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Taking It To the Bank

Here's a good piece on how the state is gearing up to use various land bank programs to take over blighted properties in assorted Michigan cities and counties.

There's also an effort to encourage urban gardeners to develop empty city lots and allow homeowners to buy inexpensive vacant lots next to their property. "We expect (Detroit's land bank) to be the most aggressive developer in the city," said Douglas Diggs, interim director of the city's land bank office.

I hope the city does meet these expectations. Right now, I'm hearing that there's far too much prime property being cherry picked by speculators with no real interest in the city or its long-term revitalization. Meanwhile, people who would actually buy some of these homes and live in them are being left with the chaff. I'm not against the free market, generally speaking anyway, but the free market alone isn't going to return Detroit to any semblance of glory. The city needs a plan, preferably one that works in conjunction with a state plan for our turnaround. Good to see there's talk of true, broad, multi-regional coordination going least by most...

Oakland County Treasurer Andy Meisner, chair of the state's land bank authority, is pushing for a county land bank, but the idea has not yet been officially endorsed by officials, including county executive L. Brooks Patterson and the county Board of Commissioners. Patterson has spoken out against the programs, and last week he bristled at the notion that the affluent county is in the same boat as a community like Flint.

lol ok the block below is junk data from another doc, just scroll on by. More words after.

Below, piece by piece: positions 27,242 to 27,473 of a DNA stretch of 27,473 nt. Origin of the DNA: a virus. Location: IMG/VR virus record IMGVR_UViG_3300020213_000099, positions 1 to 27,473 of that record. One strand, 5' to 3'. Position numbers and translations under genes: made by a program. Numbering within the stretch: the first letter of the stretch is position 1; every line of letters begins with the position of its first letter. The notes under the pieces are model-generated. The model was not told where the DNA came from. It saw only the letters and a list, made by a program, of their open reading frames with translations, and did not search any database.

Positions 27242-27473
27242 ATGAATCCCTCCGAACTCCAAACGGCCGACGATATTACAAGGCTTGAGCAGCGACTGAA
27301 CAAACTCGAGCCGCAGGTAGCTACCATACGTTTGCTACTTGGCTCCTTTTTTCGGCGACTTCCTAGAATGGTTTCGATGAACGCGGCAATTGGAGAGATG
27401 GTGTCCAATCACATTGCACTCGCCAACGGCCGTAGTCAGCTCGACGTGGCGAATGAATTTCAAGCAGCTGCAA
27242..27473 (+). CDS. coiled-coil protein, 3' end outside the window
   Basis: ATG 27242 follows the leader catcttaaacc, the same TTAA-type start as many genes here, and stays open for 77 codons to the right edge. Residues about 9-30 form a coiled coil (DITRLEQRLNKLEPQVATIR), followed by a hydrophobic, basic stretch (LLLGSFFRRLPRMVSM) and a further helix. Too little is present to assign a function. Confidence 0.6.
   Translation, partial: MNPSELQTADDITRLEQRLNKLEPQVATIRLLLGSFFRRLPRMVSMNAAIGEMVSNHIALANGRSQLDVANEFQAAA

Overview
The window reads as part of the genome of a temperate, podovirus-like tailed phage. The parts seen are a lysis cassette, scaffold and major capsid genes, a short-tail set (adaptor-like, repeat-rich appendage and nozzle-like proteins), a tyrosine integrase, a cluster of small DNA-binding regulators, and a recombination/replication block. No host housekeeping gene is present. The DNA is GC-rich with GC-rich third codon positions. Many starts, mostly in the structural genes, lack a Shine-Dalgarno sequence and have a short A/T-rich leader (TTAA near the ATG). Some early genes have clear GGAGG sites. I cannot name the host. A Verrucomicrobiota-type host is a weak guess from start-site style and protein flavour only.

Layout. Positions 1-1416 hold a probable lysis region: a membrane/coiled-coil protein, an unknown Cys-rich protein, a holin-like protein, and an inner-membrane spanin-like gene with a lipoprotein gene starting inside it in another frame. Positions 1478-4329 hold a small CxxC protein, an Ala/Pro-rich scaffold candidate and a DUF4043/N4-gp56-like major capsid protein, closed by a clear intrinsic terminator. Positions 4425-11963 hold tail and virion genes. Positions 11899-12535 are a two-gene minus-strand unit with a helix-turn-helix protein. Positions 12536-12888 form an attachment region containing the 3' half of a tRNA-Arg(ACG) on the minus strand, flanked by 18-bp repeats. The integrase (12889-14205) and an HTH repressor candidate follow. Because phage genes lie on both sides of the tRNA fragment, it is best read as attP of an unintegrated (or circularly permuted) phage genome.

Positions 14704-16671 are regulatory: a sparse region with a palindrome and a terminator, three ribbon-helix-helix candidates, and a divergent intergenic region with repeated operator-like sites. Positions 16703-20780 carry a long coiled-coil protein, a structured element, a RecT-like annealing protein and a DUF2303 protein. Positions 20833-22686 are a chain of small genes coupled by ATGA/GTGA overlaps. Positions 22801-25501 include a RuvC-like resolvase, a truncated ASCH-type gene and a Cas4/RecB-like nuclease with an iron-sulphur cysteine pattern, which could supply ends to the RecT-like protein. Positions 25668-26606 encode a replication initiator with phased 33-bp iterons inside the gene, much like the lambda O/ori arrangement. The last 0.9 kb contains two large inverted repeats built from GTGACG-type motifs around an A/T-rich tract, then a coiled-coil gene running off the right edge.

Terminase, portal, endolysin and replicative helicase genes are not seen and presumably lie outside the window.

"There's a world of difference," Patterson said. "They have a lot more industrial and commercial property in default and bankruptcy than we do."

Something about this comment reminds me of when I was growing up and, even though all of our families were struggling, nobody wanted to own up to actually being poor. Never mind that many of our parents were collecting welfare or unemployment checks. It was always those other kids who we'd laugh at for not having a pot to piss in.

In that same vein, it seems to me that Patterson's remark casts Oakland County as the household whose mother still has her part-time job at Kroger, even though daddy's been pink-slipped from Budd. Glad you can eat a little better than some others for now. But a place that just watched the Pontiac Silverdome get sold off for about 1 percent of what it cost to build the place—in the 1970s, no less—probably shouldn't act like it's only those other kids who need the helping hand.

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